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With Exchange 2016, are SANs Finally Dead?

With the release of Exchange Server 2016 it’s time for on-premises customers to consider their upgrade options. Which means that it’s also a good time to review their Exchange storage strategy.

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Since the days of Exchange Server 2010 the storage performance requirements for Exchange have decreased, which is a good thing. Exchange 2010 required far fewer IOPS for a given mailbox count than Exchange 2007 or 2003 did, and Exchange 2013 improved on this even further.

For Exchange 2016 we again see improvements in the storage engine, driving down the IOPS requirements. The development goal is to make it as cheap as possible to run an Exchange server with large mailboxes, and therefore a large overall storage footprint, by making Exchange databases run well on slower, lower cost disks. On-premises customers benefit from this, as does Microsoft in Exchange Online.

This means that deploying Exchange with expensive, high performance SAN storage is no longer required. Microsoft’s Preferred Architecture document reinforces this, as does their experience with running Exchange Online.

But does that mean the days of Exchange running on SAN are behind us? No, it doesn’t.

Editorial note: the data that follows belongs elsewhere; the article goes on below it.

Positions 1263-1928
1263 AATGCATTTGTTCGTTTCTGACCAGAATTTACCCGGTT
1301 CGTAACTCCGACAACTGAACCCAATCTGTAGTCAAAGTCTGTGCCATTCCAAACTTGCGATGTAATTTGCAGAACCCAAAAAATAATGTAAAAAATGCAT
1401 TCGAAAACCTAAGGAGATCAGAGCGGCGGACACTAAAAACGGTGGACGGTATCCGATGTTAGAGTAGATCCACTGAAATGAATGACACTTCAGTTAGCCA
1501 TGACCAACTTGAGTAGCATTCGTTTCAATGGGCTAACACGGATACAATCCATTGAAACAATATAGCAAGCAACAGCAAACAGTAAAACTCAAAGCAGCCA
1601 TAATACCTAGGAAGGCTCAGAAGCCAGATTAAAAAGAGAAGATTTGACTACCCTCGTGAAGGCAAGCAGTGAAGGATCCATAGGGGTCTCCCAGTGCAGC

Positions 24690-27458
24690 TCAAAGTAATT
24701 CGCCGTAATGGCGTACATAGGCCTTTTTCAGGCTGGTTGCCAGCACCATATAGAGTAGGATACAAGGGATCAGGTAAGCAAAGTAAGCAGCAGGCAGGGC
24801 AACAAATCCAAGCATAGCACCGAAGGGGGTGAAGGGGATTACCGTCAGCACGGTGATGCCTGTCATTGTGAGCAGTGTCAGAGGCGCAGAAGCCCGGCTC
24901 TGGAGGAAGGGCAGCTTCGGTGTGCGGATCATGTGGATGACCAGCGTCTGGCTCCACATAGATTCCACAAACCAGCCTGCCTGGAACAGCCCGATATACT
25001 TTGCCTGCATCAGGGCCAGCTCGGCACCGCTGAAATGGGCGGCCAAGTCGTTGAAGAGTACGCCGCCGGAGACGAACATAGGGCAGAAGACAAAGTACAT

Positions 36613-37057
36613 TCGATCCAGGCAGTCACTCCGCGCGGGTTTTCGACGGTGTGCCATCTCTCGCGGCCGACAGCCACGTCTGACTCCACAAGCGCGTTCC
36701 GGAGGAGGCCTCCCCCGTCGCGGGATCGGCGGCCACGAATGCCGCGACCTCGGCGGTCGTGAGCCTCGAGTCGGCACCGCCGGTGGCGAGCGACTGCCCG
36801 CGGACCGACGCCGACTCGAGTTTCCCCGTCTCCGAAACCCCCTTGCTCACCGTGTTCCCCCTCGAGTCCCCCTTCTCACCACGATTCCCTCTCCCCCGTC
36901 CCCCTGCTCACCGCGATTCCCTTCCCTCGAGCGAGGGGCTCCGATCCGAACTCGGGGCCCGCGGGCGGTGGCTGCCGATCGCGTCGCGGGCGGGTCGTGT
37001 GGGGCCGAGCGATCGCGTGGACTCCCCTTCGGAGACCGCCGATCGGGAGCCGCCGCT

Storage vendors would like to say that the reason Exchange should still be deployed on SAN is because of the great features that a SAN can bring to the table, such as hardware-based replication, backup, or recovery. Most SANs boast features that look great on marketing slides, and are helpful for many applications. They just aren’t required for Exchange, and in some cases can be detrimental to Exchange.

None of that makes a big difference to most customers though. The real reasons for deploying Exchange on SAN are usually around standardisation, and leveraging existing investments. When a SAN already exists, has a proven track record of performance, and has mature operational procedures established, many organizations will prefer to simply expand the available capacity of the SAN rather than invest in a new storage type for one application.

A key driver of SAN use is virtualization, and virtualization is a popular way of deploying Exchange on-premises, despite the Preferred Architecture recommending physical server deployments. Even customers that I speak with who use the Preferred Architecture as the basis for their design tend to deviate from that guidance in three areas; virtualization, storage, and backups.

But those are customers who are deploying a highly available, site resilient Exchange environment. A lot of customers I encounter are deploying a single Exchange server. Even though Office 365 offers a compelling alternative to a single-server on-premises deployment, many customers simply aren't quite ready to move to the cloud yet. The reasons may be technical, such as bandwidth issues, or they may be policy related, such as regulatory compliance issues. Sometimes, it's just an emotional decision, with the decision makers not "feeling" ready for the cloud.

What I'm seeing in the market clearly indicates that running Exchange on SAN is not going to disappear any time soon. Whatever the reason, customers running a simple on-premises Exchange deployment usually prefer to fit that server into their existing, standard platform of virtualization and SAN. The larger impact on Exchange deployments on SAN is going to be from adoption of Office 365 and other cloud services. As long as Exchange is being deployed on-premises, we’re going to continue to see it deployed on SANs.